Go to almost any gathering of investor relations officers and you are likely to hear them bemoaning the decline in the number of sell side analysts that follow their companies and publish earnings estimates. And if you are talking to small and even mid cap company IROs, you may hear them complaining that they are having trouble attracting sell side coverage at all. So I thought I would spend some time this week explaining why this might be so.
The answer is simple, really, and like many things in life, it boils down to “that’s the way the math works”. My children would always roll their eyes whenever I said that, so before I get to the quantitative part, a bit of historical perspective is in order. In the old days, before Elliott Spitzer, research departments received much of their budget funding from their bank’s investment banking departments and there was more coverage of companies because investment bankers wanted potential clients to get coverage from the firm. Of course, there were also quite a few conflicts of interest, as investment bankers only wanted the research department to have buys on potential clients. In addition, there was a lot of pressure from investment bankers for stock analysts to give generous recommendations to companies they were taking public. All of this culminated in the 1999 – 2000 dot com bubble when many highly touted internet company IPOs foundered on the shoals of reality.
Enter Elliott Spitzer, who, before he became Client 9, was Attorney General for the state of New York. Sensing that political hay was there to be made, Mr. Spitzer demanded that the conflicts of interest arising from the intersection of investment banking and research be eliminated. Using the bully pulpit of the Attorney General’s office, Mr. Spitzer was able to extract settlements from the investment banks that basically separated investment banking and research. No longer could investment banking departments contribute to the research budgets of their firms. In fact, investment bankers couldn’t even talk to research analysts unless an attorney was in the room to insure that no insidious conflicts reared their ugly heads.
This meant that research departments now needed to justify their existence based upon their only revenue source, which was commissions. And commission rates, due to a number of factors, were declining and continue to decline to this day.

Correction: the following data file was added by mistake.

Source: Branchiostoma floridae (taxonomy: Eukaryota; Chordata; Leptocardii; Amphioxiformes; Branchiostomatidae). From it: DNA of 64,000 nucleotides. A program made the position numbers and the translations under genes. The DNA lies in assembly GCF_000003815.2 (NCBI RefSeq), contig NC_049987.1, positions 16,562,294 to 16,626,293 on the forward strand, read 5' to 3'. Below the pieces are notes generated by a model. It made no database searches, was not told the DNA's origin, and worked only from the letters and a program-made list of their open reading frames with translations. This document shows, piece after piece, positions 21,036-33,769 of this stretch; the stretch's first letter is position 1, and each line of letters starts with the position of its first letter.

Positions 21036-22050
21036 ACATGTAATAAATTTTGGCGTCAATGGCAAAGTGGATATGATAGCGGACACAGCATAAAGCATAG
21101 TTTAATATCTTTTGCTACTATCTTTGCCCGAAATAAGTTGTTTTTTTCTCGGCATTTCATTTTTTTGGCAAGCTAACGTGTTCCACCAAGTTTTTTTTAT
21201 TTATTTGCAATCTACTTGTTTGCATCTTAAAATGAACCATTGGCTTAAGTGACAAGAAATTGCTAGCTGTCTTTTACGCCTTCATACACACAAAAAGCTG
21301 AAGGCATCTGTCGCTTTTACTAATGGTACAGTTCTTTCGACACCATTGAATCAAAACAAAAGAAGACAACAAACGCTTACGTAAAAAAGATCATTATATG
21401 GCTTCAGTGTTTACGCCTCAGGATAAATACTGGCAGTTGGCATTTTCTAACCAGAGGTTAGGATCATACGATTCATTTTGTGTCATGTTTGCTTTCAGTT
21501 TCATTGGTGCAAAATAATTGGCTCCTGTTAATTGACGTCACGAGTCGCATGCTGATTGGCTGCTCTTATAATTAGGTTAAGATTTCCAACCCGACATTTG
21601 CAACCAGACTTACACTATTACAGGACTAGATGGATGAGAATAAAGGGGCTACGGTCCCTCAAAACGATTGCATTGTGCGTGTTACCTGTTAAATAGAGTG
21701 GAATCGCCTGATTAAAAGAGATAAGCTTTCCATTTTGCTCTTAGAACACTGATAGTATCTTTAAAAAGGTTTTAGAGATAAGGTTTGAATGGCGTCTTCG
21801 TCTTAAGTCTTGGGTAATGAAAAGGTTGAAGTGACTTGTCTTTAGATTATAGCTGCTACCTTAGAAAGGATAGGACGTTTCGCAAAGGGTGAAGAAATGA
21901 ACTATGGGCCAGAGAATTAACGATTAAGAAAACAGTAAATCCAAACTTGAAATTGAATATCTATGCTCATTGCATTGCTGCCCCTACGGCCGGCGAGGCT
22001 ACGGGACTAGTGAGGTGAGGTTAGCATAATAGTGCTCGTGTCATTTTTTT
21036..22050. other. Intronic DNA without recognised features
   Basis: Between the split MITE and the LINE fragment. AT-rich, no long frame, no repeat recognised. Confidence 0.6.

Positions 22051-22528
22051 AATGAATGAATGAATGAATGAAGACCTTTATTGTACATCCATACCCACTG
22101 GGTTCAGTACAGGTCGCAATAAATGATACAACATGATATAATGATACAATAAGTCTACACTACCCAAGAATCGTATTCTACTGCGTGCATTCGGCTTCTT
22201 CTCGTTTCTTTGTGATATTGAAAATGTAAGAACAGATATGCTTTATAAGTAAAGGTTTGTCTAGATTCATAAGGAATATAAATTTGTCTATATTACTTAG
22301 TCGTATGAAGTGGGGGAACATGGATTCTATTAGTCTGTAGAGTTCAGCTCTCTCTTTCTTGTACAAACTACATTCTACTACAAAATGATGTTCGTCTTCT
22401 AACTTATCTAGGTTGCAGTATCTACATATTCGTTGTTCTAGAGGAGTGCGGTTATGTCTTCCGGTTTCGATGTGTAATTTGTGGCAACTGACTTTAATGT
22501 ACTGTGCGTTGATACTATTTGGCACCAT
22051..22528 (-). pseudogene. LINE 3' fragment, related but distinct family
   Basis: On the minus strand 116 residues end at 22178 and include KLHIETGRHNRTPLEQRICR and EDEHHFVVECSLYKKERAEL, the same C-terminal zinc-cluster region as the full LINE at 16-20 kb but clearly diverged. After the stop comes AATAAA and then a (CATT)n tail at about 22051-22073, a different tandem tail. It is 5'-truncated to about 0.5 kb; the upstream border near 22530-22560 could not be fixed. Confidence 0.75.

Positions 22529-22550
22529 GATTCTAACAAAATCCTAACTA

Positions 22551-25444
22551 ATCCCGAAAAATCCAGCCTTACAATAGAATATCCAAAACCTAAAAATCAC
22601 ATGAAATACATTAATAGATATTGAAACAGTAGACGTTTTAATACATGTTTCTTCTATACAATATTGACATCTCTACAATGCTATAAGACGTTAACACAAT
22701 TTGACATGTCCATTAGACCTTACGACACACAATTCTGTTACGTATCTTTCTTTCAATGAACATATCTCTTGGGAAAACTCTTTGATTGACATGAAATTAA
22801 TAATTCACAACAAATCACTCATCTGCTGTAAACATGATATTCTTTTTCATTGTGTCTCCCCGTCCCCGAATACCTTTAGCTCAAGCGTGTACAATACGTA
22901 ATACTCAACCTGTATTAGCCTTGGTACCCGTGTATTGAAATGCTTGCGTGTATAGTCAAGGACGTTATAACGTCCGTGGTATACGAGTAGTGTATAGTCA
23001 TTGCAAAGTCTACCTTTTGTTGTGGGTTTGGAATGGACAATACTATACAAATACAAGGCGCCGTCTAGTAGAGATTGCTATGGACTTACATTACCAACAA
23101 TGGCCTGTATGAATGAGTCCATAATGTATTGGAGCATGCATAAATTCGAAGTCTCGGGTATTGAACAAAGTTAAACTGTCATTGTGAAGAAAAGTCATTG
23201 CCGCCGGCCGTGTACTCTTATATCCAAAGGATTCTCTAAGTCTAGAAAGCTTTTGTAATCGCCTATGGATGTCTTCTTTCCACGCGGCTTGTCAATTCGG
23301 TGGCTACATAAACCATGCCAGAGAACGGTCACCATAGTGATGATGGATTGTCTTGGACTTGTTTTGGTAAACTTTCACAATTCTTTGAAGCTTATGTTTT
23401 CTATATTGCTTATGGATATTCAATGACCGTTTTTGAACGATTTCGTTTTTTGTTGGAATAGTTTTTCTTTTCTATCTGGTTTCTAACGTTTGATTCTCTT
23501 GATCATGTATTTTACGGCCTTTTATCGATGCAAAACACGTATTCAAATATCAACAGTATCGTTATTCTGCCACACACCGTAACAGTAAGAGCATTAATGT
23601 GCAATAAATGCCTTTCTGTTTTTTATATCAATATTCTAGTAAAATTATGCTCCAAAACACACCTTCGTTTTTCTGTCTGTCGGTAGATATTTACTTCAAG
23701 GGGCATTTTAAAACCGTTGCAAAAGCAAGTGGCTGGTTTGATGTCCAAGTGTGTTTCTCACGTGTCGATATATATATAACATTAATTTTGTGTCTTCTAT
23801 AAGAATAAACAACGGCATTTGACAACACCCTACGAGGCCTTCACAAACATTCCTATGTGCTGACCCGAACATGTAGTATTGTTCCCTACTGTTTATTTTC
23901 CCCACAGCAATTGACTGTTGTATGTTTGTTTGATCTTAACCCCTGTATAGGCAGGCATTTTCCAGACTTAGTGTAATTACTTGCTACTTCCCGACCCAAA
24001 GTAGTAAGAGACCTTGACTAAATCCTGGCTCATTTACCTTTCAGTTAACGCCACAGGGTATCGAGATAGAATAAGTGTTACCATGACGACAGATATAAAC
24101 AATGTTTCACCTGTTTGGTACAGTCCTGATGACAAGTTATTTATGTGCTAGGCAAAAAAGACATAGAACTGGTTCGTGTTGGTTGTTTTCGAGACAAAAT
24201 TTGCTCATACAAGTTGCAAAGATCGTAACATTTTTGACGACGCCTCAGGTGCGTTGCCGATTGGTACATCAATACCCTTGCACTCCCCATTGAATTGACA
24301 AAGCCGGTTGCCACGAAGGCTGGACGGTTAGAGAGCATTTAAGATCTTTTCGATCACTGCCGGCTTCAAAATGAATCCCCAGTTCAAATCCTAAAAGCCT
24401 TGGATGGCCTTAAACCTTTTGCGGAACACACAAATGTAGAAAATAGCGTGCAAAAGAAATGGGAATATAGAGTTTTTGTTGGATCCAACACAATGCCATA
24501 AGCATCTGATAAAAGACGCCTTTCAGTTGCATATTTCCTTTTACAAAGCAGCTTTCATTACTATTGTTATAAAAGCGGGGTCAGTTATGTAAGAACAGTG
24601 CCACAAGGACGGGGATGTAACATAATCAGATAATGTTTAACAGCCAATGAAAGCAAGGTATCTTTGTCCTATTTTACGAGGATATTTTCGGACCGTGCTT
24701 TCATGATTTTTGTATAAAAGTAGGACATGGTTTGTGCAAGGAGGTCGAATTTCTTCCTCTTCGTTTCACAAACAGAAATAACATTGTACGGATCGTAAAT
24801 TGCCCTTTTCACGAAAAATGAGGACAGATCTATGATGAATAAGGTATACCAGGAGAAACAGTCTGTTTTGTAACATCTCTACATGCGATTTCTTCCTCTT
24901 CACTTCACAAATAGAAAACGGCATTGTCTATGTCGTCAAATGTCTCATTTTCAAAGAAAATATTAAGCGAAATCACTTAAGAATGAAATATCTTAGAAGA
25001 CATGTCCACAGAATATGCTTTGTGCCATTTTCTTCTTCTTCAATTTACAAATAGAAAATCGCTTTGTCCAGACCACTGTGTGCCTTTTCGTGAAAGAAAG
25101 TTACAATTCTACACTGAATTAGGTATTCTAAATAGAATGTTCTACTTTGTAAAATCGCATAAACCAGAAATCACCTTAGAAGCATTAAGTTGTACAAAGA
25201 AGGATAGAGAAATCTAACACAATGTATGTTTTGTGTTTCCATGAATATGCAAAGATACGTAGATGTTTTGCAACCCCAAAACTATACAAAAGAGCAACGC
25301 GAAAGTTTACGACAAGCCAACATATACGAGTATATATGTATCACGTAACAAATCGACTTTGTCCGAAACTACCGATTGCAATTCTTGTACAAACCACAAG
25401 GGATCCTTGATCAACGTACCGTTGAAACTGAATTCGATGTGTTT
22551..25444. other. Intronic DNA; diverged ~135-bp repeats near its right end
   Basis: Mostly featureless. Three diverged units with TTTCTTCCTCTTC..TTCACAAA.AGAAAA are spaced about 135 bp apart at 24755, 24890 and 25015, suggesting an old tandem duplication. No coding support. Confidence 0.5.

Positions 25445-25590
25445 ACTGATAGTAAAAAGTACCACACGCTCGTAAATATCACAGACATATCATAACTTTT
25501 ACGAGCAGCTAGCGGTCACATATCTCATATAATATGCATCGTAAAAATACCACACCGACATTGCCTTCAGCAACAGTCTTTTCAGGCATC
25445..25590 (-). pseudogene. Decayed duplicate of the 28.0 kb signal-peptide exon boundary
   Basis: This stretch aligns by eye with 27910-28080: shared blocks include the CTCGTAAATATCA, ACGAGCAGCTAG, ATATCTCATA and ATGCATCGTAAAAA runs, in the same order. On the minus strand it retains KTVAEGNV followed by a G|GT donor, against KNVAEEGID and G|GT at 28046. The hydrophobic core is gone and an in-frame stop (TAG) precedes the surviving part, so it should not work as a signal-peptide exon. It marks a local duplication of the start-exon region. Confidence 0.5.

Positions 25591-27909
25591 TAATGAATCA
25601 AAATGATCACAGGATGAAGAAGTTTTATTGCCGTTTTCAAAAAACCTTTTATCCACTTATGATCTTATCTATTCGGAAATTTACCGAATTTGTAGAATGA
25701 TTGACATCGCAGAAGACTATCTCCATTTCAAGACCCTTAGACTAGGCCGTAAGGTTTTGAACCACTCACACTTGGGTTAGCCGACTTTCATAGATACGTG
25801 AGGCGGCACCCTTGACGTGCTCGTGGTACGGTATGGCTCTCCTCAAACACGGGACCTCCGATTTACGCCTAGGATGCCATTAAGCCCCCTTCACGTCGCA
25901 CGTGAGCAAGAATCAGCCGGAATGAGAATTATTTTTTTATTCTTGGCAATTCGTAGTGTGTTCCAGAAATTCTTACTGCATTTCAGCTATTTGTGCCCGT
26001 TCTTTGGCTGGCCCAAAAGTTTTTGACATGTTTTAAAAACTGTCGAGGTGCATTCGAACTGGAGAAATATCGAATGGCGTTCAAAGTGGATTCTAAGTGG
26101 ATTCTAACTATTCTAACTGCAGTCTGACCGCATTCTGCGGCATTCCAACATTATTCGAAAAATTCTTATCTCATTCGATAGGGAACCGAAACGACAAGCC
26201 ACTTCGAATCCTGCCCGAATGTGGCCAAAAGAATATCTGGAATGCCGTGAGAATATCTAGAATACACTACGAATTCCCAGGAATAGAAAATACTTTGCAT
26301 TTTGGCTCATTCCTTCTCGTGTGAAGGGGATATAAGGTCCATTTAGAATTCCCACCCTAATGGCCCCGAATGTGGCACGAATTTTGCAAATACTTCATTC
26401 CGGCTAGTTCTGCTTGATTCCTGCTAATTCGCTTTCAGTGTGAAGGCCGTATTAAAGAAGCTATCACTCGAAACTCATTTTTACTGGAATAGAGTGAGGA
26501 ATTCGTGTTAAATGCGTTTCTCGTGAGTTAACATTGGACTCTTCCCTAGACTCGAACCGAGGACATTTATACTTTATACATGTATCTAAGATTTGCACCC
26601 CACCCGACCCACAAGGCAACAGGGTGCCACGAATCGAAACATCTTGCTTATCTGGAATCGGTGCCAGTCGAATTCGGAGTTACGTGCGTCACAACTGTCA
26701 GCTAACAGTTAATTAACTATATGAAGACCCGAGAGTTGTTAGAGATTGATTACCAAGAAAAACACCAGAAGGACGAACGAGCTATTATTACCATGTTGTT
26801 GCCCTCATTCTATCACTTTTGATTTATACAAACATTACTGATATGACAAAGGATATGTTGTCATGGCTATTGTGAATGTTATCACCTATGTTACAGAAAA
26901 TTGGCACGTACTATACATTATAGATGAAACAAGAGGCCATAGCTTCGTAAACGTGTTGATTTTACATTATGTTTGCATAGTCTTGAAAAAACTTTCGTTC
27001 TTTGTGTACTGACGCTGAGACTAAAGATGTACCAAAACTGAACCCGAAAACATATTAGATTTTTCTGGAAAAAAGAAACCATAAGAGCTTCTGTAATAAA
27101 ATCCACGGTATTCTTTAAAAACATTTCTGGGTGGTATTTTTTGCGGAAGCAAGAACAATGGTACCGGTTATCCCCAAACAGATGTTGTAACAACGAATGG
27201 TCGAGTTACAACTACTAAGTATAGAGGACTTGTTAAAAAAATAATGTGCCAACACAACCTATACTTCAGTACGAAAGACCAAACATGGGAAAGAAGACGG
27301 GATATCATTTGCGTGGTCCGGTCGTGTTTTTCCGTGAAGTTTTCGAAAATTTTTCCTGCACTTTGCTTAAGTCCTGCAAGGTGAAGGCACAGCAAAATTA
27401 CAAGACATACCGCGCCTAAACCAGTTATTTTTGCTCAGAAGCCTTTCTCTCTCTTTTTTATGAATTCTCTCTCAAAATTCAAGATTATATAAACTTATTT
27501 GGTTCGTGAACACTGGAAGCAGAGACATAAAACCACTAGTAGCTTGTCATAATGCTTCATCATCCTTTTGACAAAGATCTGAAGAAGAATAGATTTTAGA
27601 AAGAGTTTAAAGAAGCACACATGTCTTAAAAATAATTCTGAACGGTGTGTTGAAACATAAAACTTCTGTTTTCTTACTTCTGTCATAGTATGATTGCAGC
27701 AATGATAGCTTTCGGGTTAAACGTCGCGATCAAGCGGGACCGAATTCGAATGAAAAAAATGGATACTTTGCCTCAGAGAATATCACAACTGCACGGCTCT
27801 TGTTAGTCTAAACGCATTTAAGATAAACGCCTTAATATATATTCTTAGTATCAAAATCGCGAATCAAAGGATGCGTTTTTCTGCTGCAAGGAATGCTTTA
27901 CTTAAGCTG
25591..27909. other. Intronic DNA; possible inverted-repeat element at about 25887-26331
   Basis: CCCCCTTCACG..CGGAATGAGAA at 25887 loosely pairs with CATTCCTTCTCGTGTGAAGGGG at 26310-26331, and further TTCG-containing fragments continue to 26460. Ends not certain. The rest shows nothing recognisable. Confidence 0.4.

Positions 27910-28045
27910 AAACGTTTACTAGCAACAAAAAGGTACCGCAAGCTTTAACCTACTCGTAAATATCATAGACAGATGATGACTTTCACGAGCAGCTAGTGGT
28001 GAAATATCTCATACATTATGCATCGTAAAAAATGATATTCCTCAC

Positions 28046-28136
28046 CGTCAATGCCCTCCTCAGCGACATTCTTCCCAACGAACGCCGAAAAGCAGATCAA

This is where the math comes in, because for research departments, it all comes down to how many commission dollars covering your company can generate for their firm, and that in turn is heavily dependant on the average daily trading volume of the company in question. If you look at a mega-cap company such as Wal-Mart, they trade in excess of 14 million shares per day. Assuming an average institutional commission rate of $.04 per share, this means that on an average day, trading in Wal-Mart shares generates $560,000 in commissions. Even if you are a mid-tier analyst covering Wal-Mart, and you figure you can get credit for 5% of the commission flow, this means that potentially you have available to your firm $28,000 per day.
On the other hand, a small cap stock with average daily trading volume of 100,000 shares, generates commissions of $4,000 per day. Even if you figure the very top, go-to analyst on the stock can get credit for 25% of the commissions, the potential dollars available total $1,000 per day.
Wall Street firms are economically rational, and they will naturally gravitate to where the most money is to be made. And the long and the short of it is that it is a lot better to be a middle of the pack analyst following a mega cap stock than it is to be the number one analyst following a small cap stock.
So the next time you hear someone bemoan lack of sell side coverage, ask them what their daily trading volume is.
Because that’s the way the math works.